academy: a tale of a post-apocalyptic utopia practising and teaching a flawed code of ethics

Ian Salazar, “academy” (2020)

In the not too distant future, when Western civilisation has collapsed and Western culture has regressed to the point where Christian fundamentalism has become the only religion, a community called The Colony has formed in a distant territory and its Motherland prepares to send a group of new leaders, on the verge of graduating from its academy, to that community. The new leaders are a group of six young people who have been trained in the Motherland’s philosophy and code of ethics. On their final day, they are subjected to a test. The test turns out to be a brutal one: they must decide if a masked prisoner – a former student who has apparently broken the law, though they are not told who the prisoner is, nor are they informed of the nature of his offence – must be executed by a man with a machine gun; if the prisoner is not to die, then one of the students must take his place.

In a few short minutes, the students (having been taught only what is good and what is bad according to the Motherland’s law, and never been taught to think critically) bicker over whether the masked man deserves to live or to die, regardless of what he has actually done or not done. Time runs out and a toaster rings a bell and pops out a slice of toast. The students haven’t actually decided and agreed on what to do so one of them, Number 27 (Kathleen Kenny) impulsively offers to take the place of the prisoner. She is masked and made to kneel, and the executioner puts the muzzle of his weapon against her head.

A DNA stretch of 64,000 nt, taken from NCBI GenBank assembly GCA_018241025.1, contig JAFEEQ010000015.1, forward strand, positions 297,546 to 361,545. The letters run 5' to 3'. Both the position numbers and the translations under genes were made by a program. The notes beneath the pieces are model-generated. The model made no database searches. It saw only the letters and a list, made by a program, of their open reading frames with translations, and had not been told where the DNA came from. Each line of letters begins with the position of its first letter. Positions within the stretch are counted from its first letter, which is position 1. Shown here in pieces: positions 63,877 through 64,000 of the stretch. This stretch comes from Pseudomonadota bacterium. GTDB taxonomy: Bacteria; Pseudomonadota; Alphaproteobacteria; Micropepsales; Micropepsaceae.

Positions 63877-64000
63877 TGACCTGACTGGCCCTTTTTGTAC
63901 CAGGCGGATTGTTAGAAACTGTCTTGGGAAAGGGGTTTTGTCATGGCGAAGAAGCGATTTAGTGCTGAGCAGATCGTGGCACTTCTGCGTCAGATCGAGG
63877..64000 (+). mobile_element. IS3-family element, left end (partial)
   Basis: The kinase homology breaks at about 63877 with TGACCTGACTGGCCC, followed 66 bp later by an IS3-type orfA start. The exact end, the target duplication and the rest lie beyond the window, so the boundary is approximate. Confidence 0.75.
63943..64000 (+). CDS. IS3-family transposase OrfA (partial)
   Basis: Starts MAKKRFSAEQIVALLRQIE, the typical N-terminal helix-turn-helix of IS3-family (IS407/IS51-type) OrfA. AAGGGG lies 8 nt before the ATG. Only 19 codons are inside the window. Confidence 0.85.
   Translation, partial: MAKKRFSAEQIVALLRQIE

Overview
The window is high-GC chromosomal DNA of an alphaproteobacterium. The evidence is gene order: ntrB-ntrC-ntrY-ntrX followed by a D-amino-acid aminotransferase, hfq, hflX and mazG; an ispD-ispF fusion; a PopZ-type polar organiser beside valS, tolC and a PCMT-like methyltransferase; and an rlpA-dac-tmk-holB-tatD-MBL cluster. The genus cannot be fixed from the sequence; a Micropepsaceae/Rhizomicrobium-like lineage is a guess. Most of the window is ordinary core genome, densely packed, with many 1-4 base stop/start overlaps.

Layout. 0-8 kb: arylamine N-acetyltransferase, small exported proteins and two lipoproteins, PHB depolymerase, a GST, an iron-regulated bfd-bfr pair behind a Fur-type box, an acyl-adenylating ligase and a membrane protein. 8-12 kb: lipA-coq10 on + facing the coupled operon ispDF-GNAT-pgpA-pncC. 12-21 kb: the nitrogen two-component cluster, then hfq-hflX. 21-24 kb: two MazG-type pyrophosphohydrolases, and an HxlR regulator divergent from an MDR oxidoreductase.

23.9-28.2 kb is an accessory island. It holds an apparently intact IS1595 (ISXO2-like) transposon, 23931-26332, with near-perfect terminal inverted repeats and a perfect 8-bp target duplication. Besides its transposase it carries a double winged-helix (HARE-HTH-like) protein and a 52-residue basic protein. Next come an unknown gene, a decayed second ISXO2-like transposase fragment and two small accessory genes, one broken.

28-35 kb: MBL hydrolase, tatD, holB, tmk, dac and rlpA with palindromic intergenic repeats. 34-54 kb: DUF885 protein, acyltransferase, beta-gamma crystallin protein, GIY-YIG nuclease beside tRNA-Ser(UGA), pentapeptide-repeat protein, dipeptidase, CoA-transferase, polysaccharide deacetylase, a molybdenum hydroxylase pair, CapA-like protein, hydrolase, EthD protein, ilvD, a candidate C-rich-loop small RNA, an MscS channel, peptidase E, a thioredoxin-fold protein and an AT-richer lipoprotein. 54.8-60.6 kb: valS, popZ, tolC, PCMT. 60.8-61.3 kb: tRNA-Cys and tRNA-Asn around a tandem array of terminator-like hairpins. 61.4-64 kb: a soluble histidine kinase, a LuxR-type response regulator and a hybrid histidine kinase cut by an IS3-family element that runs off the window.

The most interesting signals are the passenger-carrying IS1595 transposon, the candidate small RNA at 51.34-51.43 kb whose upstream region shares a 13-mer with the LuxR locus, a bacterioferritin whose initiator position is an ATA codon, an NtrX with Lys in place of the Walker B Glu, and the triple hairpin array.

What happens next is shocking and illustrates the shortcomings of a post-apocalyptic police-state dystopia based on a particular and narrow interpretation of Christian philosophy and ethics. Number 27 surprisingly (spoiler alert) has done the right thing and receives her just reward. Self-sacrifice, being prepared to become like Christ, is judged by the examiners (represented by their voice, played by director Salazar himself, coming through a megaphone) to be the ideal overriding all notions of what is “good” and what is “bad” – but it would seem that none of the students has been taught that what is “good” and what is “bad” may depend very much on the situation in which something happens. At the end of the film, viewers do not know if Number 27 has learned anything from her experience, whether she realises that what she has been taught is no more than a guide or a tool and that from here on, she will have to rely on her own intelligence to make sense of situations that may be neither “good” nor “bad”. We merely see Number 27 alone with her reward as she stumbles out of the academy and into the light.

The juxtaposition of this film with an old 1950s-era archived film of an ideal Christian society in the US reinforces the notion of a utopian society having become a twisted police-state version of its original self due perhaps to contradictions and flaws in its interpretation of Christian ethics, valuing conformity and rigid thinking over flexibility and true compassion. While perhaps not a great film due to its very restricted length – a full movie treatment would (hopefully) delve more into the nature of the dystopian society that produced the students, and explore their personalities, motivations and characters – “academy” nevertheless tells a complete tale with an unexpected twist and a definite conclusion that closes off one story and leads to a potential sequel that tells a new story.

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